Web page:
Is There Such Thing as ‘The Right Price’ for Your Products?

Is there a right price for your product?

What is it that makes the average shopper transition into a customer? The trouble for many store owners lies in trying to determine the best price for their products. Retailers understand they need to make a profit to stay in business, but what is that sweet spot that will keep the customers happy, and keep your numbers in the black? Here’s a quick guide to setting the right product price:

The First Part of the Equation

  1. Your costs of acquisition How much are you paying to get the product into your inventory? You likely already know that retail price less wholesale price is the generally accepted formula for determining profit, but it’s only a piece of this puzzle.
  1. Costs to maintain inventory, promote, and distribute the product – Storage, marketing, and shipping of the product can have a serious impact on a product’s profit margin.

Finding the Sweet Spot for Pricing

After determining the baseline profit from the factors above, now it’s time to find the happy medium between maximized profits, and customers that will buy, and keeping them coming back for more.

  1. Start with the Manufacturer Suggested Retail Price (MSRP) Just like it sounds, this is the price the manufacturer suggests you sell the product at.
  1. Look at your top competitors that are selling the same or a similar product – Although you may be unable to tell if anyone is actually buying at this price, you will at least know where your competition stands in terms of pricing.

**Insider tip: IntelligenceNode’s software will help you systematize your competitive pricing process and automatically price your goods above or below the competition.

  1. Consider psychology in pricing – For example, if you have a product you are considering selling for $10, sell it for $9.99 because the mind can justify a purchase more if it’s less than the larger dollar amount. Yes, it’s just a penny, but because it’s less than $10 our brains see it as more of a deal. A price ending in the number 9 also yields more demand, as was found in a study published in Quantitative Marketing and Economics.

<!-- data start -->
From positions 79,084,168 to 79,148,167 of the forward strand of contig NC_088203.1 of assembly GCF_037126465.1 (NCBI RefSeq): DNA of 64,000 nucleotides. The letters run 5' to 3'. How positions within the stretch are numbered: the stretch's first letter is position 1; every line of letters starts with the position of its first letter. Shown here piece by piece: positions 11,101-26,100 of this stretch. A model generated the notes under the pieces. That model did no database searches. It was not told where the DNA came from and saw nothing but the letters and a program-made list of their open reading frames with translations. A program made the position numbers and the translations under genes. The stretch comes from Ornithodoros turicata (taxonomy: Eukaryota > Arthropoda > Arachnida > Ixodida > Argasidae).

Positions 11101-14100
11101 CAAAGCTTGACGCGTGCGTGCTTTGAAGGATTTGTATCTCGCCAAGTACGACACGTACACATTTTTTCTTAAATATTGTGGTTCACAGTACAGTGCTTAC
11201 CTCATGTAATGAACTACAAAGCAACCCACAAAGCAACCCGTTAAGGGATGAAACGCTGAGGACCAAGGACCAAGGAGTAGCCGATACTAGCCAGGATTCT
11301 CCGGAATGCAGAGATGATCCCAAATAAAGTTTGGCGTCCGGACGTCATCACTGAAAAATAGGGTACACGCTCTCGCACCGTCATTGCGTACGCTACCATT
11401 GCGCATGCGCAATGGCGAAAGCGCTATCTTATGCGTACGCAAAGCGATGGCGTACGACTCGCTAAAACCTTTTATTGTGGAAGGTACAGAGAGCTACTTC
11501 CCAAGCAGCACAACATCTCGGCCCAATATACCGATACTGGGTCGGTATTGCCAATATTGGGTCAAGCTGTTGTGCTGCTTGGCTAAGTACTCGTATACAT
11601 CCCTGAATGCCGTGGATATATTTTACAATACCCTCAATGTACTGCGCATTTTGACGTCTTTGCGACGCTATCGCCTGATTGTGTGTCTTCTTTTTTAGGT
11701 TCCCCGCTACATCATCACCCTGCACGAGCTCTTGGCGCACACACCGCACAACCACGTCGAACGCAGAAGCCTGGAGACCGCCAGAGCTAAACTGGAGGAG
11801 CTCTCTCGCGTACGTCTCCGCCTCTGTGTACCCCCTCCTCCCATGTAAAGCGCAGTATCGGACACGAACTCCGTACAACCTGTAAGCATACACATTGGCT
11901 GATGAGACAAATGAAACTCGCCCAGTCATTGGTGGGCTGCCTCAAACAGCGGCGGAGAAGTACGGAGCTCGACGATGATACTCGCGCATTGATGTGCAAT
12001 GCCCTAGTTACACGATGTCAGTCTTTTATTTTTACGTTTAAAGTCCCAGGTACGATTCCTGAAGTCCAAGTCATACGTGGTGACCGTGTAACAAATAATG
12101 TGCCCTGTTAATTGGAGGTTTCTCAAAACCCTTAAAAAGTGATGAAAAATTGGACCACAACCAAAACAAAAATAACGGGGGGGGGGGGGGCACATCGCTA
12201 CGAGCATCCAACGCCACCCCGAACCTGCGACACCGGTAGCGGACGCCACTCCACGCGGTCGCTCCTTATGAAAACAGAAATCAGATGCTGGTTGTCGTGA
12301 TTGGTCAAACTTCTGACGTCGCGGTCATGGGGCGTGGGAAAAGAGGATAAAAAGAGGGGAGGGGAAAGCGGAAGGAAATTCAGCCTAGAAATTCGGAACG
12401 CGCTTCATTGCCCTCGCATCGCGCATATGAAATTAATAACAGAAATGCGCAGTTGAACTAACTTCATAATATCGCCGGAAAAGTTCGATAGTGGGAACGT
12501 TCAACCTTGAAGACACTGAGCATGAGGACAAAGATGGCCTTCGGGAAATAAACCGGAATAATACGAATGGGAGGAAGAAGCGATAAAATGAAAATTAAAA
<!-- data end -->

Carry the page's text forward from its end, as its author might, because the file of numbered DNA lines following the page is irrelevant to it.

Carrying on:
1. Don’t over price, but don’t under price either – When a product feels “too cheap,” customers consider it to be lower quality. Yet, overpricing leaves customers feeling duped. This is why keeping an eye on competitor pricing is so important. You want to be slightly cheaper, but not too much cheaper because then you’re giving the impression of cutting corners. Even if you are simply taking less profit, the perception is key. If you’re pricing higher than your competition, it should be justified with something like free shipping, or fast delivery to avoid losing the sale.
  1. Know your target audience – Consider who is buying your product? For example, college students are usually strapped for cash which could cause them not to buy. However, an elderly customer may be just as strapped for cash if they are saving for retirement. Who is your ideal customer or persona? Are they flush with cash? Are they looking for a great deal? What are their top priorities? What makes them need the product you’re selling? Honing in on your perfect shopper could help you determine the best price.
  1. Keep up with market trends – If there is a surge in demand or a sudden standstill to your sales, you should already have some insight as to why. Keeping up with market trends will help you to determine if you should be raising or lowering your prices. Your competitors are also likely watching the market, making it that much more important to stay up to date.
  1. Consider split testing – Split testing could be your quickest way to determine the right price for your products if you’re struggling to decide. This is especially helpful if there aren’t many competitors for the product in question. Create two landing pages with two product prices, and run ads to both. Which ever one gets the highest conversion is likely the best price.

Other factors that can be used in setting the right product price include things like:

  • Wording of the sales page. For example, saying something like “a small $5 fee” vs. “a $5 fee,” triggers the brain to not think of the fee as a big deal.
  • Softening the blow with payment options. Paying $9 a month feels a lot less painful than $108 today.
  • Free shipping, or discounts for purchasing multiple products. When customers believe they are getting a bargain, it can change their buying habits.
  • Thank you emails and loyalty discounts. Customers are often willing to pay more, and then return to a retailer that they feel genuinely cares about them.

All things considered, your perfect product price today may not be the same next month, or even next week. Your best bet is to keep an eye on market trends, your competition, and your own customer data. With a little luck, the prices you set will make your customers happy, and keep them coming back for more.

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